“In the run game,” Brooks added, “tackles are sometimes like, ‘Eh, I get paid to block the pass-rusher off the edge,’ but he really takes pride in mowing guys down.”

‘He Just Manhandles the Guy’

The highlight of Peters’ pass blocking typically comes when he initially engages defenders, but the reason he’s in such a good position is because of what he does before making contact.

“Ask [offensive line coach Jeff] Stoutland or anyone else: He’s never out of control or unbalanced in pass protection. It’s super cool to see every day, because you normally don’t see that stuff,” Isaac Seumalo said. “That dude’s first two kicks [to move backward in pass protection] is faster than anybody else. You put him in a foot race for two or three yards against anybody else, he’ll win. He gets off the ball so fast.”

Added Matt Tobin: “He’s got such quick feet. He’s always got low hips. Typically when guys get older, they stand up taller and lean a little more, but he’s still balanced and has good hips. It’s impressive how he still does that.”

On one passing down against Pittsburgh, Peters displayed many of these elements of his game. The edge rusher attempted to make an inside move to get to Wentz, but Peters was able to stop on a dime and take the defender out of the play.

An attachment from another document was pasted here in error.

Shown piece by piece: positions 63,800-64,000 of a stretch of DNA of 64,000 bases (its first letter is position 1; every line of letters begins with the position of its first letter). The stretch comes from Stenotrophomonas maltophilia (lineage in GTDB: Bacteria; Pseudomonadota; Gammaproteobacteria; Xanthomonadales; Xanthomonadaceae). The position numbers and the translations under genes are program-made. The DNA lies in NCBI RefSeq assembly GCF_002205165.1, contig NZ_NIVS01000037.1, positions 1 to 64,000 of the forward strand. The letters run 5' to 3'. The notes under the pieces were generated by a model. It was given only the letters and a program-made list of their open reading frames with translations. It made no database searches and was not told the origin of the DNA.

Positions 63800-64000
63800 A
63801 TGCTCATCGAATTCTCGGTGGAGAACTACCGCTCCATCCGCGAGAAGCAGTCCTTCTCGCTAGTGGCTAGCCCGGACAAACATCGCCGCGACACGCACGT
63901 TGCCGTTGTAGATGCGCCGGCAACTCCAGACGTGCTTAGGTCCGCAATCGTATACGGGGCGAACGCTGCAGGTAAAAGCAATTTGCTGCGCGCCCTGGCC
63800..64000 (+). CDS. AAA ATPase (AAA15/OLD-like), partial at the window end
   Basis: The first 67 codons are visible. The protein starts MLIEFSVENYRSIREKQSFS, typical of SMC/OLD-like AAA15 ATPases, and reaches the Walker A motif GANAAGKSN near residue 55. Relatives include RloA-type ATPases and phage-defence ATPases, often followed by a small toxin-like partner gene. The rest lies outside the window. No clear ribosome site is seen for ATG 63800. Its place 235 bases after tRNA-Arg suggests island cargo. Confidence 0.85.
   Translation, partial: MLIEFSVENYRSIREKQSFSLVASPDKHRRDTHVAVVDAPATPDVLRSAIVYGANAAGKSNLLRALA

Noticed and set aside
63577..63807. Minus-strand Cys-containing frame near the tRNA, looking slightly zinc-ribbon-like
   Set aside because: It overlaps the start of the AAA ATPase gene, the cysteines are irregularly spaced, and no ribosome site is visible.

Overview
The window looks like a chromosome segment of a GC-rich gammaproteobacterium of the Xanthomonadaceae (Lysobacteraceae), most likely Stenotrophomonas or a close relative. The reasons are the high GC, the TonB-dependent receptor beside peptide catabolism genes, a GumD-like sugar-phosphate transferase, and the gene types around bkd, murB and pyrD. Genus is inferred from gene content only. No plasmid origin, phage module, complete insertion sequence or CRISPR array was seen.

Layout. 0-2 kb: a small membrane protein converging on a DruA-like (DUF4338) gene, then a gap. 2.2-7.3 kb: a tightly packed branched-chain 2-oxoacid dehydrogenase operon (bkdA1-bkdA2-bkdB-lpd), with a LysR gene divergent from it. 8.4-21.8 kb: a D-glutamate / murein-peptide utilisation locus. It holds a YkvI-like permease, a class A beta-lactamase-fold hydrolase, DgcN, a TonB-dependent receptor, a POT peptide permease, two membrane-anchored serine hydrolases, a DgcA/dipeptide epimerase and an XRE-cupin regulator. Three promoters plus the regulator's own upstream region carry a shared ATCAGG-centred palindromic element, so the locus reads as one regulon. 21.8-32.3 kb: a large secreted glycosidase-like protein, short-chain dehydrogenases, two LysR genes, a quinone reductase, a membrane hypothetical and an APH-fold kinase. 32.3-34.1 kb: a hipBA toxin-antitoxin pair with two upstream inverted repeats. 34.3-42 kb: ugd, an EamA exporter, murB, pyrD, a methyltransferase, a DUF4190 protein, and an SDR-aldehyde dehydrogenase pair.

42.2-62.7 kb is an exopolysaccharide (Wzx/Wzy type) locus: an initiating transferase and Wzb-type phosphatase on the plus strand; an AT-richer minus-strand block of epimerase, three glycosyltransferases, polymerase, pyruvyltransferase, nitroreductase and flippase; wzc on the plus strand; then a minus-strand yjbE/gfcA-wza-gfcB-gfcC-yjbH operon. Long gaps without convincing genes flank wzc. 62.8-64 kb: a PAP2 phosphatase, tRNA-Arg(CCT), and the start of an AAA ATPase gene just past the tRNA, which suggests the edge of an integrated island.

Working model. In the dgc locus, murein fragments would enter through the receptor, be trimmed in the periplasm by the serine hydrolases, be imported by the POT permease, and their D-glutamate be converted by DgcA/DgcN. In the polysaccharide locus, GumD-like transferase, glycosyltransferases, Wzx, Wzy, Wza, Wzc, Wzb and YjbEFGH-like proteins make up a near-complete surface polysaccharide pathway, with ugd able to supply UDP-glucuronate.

“He just manhandles the guy,” Kelce said. “He’s on a pass block and he converts it to a drive block when the guy stops. For him to put his foot down and still be able to change direction like that, most tackles can’t do that. That’s why it surprises the defender, because he’s thinking, ‘I’m gonna come up the field and duck inside real quick,’ but he doesn’t anticipate that JP has the ability to stop and change direction like that.”

There are plenty of other examples of Peters’ ability in such situations, including one passing down against the Browns.

But one of Peters’ biggest pass blocking contributions this season is how he’s helped Vaitai develop. According to the rookie right tackle, Peters has helped him figure out how much depth to get when he kicks backward in pass protection, where to punch the pass-rusher and how to stay low and remain underneath an opponent.

“He’s really helped me build my game. Being with him is like having a big brother,” Vaitai said. “It’s just crazy I get to play with this guy. I’m lucky I get to watch him all the time.”

The Secret To Success